Josh also made a modification to the aegis clip that will help it fit other Barbie dolls with inflexible wrists. You can download it from Thingiverse. Creative Commons licensing roolz.

5mm clip

Mr. Ajima blogs at DesignMakeTeach.com, and has all kinds of great resources for STEM educators over there.

If you’ve printed an Athena Makeover Kit, Send it my way with as much info about yourself as you care to reveal, and I’ll get the photo up on the blog toot sweet.

Early printers of the AMK might have noticed some fugliness at the intersection of the shield and medusa. To wit:

aegis fail

I’ll fall on my sword for this oversight; my initial prints handled this intersecting geometry just fine, but other folks using different slicing software have had some problems with this. Here’s what it used to look like in wireframe:

bad geometry

See how the medusa is just kind of jammed into the shield face and creates some intersecting geometry? That’ll print, sure, but it’s a less-than-optimal solution to the problem. We here at Zheng Labs prefer to minimize less-than-optimal solutions.

So! Here’s what it looks like now. I’ve welded the vertices together and now the mesh is watertight as the proverbial frog’s ass.

joined geometry

The final print result is now much improved. Go on over to The Forge and Download the latest and greatest model.

aegis better

Can’t wait to see your prints.

Plunger Fail

Lately there’s been a proliferation of 3d printing failure blog posts percolating around the twitterverse. I’ve got plenty of these on the blog already, so I’m dropping another one in the spirit of mutual commiseration.

Plunger Fail

I’ve been printing dozens of bloxen in preparation for Maker Faire NYC lately, and finally managed to wear out one of my delrin plungers. I had two or three days of intermittently failing prints before I figured out the problem.

I printed a new one, but printing a replacement plunger while using a faulty plunger leads to interesting results.

Ultimately I held my filament in place manually while the replacement plunger printed. It’s a quick print, about five minutes, so it was a good time to put a little dent in my Netflix queue.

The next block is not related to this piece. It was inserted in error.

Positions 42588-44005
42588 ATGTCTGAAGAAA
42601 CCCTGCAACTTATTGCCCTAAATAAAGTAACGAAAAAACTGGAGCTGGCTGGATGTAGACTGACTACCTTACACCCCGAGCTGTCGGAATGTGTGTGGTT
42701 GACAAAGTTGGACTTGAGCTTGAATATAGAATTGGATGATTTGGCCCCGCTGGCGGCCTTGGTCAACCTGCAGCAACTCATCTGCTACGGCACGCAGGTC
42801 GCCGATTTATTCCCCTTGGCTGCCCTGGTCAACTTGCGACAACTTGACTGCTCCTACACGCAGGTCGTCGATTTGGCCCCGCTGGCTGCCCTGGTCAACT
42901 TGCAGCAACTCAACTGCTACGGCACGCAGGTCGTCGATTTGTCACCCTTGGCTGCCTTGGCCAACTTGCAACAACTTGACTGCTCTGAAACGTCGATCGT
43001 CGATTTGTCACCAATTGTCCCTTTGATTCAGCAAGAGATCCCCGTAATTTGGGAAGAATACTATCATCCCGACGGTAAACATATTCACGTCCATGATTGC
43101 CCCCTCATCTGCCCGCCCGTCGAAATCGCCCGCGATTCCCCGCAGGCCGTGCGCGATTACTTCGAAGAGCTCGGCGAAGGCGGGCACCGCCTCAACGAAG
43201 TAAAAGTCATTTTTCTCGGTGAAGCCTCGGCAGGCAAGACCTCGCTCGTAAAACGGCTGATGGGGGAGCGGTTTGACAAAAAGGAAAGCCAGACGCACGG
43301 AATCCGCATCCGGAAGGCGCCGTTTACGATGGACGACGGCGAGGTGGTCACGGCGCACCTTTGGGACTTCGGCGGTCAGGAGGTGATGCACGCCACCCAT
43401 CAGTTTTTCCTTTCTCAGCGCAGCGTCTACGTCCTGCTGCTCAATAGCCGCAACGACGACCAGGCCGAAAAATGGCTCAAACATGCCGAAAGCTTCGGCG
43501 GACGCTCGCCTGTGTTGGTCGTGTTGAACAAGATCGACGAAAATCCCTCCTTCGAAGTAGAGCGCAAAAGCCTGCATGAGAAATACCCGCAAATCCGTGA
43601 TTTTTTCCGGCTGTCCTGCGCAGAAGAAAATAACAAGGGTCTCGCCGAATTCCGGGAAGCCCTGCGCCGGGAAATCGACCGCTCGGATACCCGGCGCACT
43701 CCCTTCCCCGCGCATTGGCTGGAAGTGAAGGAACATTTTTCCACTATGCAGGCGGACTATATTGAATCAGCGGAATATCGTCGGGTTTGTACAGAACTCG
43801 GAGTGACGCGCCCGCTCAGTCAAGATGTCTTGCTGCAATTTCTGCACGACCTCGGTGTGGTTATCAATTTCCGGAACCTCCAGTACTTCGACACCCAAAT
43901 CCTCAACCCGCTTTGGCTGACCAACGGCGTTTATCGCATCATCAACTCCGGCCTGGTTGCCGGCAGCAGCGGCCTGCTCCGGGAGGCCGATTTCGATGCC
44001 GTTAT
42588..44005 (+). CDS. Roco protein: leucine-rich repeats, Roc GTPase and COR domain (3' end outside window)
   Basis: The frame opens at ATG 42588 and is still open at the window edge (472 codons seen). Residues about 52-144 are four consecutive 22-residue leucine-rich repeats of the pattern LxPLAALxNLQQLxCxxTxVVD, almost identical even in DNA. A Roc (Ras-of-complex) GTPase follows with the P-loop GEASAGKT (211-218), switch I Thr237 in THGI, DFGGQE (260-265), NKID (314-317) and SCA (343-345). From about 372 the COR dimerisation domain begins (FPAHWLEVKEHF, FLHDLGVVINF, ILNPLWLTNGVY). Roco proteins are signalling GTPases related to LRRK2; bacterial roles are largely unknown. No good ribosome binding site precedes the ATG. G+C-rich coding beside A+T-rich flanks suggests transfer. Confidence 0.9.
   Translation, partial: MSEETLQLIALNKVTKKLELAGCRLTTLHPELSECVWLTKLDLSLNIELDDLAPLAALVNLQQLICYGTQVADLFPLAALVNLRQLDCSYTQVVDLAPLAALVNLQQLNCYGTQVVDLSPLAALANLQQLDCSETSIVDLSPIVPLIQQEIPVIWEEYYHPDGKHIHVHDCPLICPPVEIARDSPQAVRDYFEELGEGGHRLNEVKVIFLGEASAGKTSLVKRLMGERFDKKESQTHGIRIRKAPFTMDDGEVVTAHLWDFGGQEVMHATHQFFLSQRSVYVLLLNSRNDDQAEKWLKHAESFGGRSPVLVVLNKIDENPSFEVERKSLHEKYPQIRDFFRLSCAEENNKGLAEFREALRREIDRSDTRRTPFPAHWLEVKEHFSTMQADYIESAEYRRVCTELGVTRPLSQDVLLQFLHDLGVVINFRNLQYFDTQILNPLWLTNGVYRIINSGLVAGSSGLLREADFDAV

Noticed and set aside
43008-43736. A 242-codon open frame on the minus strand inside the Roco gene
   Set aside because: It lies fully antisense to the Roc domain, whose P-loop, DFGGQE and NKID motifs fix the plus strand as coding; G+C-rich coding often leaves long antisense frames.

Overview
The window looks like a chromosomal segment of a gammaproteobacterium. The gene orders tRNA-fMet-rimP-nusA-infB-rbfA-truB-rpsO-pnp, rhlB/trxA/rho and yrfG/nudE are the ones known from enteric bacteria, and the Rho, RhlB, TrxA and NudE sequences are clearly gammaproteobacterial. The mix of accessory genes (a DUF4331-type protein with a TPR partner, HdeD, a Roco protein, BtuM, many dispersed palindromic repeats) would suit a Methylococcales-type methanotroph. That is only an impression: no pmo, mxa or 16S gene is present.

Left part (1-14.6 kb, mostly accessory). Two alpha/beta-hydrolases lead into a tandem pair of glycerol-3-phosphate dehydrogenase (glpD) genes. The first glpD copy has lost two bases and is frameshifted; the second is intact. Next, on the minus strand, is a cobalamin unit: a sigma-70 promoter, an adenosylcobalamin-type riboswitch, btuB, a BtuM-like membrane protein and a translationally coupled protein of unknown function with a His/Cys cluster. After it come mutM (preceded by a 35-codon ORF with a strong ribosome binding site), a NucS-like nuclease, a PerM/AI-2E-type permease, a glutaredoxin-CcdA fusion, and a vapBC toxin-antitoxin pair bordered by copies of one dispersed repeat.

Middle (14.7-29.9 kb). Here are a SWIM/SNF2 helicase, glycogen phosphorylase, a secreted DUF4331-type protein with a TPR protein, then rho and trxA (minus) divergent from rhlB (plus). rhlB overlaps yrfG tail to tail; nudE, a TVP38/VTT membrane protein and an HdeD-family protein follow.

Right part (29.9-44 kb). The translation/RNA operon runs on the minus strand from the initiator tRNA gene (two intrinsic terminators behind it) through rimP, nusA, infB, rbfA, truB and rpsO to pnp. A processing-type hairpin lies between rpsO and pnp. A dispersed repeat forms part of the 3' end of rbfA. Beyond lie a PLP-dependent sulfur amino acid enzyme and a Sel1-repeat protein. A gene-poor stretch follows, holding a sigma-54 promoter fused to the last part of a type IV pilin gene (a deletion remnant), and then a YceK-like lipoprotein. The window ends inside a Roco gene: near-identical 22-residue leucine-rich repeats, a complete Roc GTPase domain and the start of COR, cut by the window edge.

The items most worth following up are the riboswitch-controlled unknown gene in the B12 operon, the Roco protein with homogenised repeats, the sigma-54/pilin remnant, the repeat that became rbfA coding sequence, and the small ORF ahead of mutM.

Quality Control

I recently released a Magic: The Gathering Snake Token into the wild, but many iterations of the model got left on the scrap heap before the final slithered off the build platform.

Here’s one that made it all the way to the light tent before I realized the many problems it had. Sometimes you don’t see all the problems until you really dig into a macro photograph.

Snake QC fail

  • overhang: violations of the 45° rule. Not terrible on this one.
  • scrubbing: the model’s too thin here. ABS or a cooling fan might help.
  • nickeling: not enough geometry to make a smooth curve in the body
  • schmutz: really should have filed this off before painting.
  • I can forgive a little bit of overhang on a model. Sooner or later some 3d printer manufacturer’s going to lick that problem for us. Scrubbing is a technical issue too, and schmutz removal is a time-honored pre-photography process that I was just too lazy or preoccupied to do on this model.

    It is the nickeling that I shan’t abide.

    I come to 3D modelling from a video games background, where realtime constraints force model efficiency. When I was a lad with an onion tied to my belt, which was the style at the time, we designed characters with 150 triangles and we liked it that way.

    So every now and then I forget that I’m not living in 1997 anymore and I can be a little more luxurious with the poly count. It still feels dirty though.

    So Ms. Cobra went back into the Forge, got subdivided again, re-posed, edited, tweaked, and was reborn as the final product you saw a day or two ago.

Penny Ballista Fail


download Still using the demo spool of recycled ABS supplied to me by Filabot. When this print doesn’t fail it creates a Penny Ballista that’ll easily launch Abe across the Oval Office.

I left my Replicator1 unattended for a few minutes and came back to this. This fail isn’t due to any flaw in the filament– if you look closely you can see that the texture of the filament’s very even. Unfortunately, robots don’t do what we want them to do, they do what we tell them to do, and the slicing step of this print went to Wallyworld at some point.

I’ve been having this problem with some models sliced in MakerWare lately; it doesn’t seem to want to add a solid bottom layer to some prints. So I hopped back to ReplicatorG and it sliced just fine; see my previous post.

Annals of Seemed Like a Good Idea at the Time

Nozzle Fail

When cleaning a clogged extruder nozzle with a power drill, do not, I repeat, not have Pussycat Dolls videos playing on YouTube in the background.

For that matter, you probably shouldn’t try to clear a clogged extruder nozzle with a power drill under any circumstances.

Usually I leave my nozzles in a shot glass full of acetone for twenty minutes, then use the drill bit by hand to snake out a bit of cruft. Then back to acetone to soften up the newly exposed plastic, then drill, then acetone, then drill, then acetone yada yada yada until the cows come home.

This time I said to myself, “Zheng, old chap, this is awfully slow. You should apply a tremendous amount of torque to this expensive part while not paying attention. That will resolve this problem with minimal downtime.”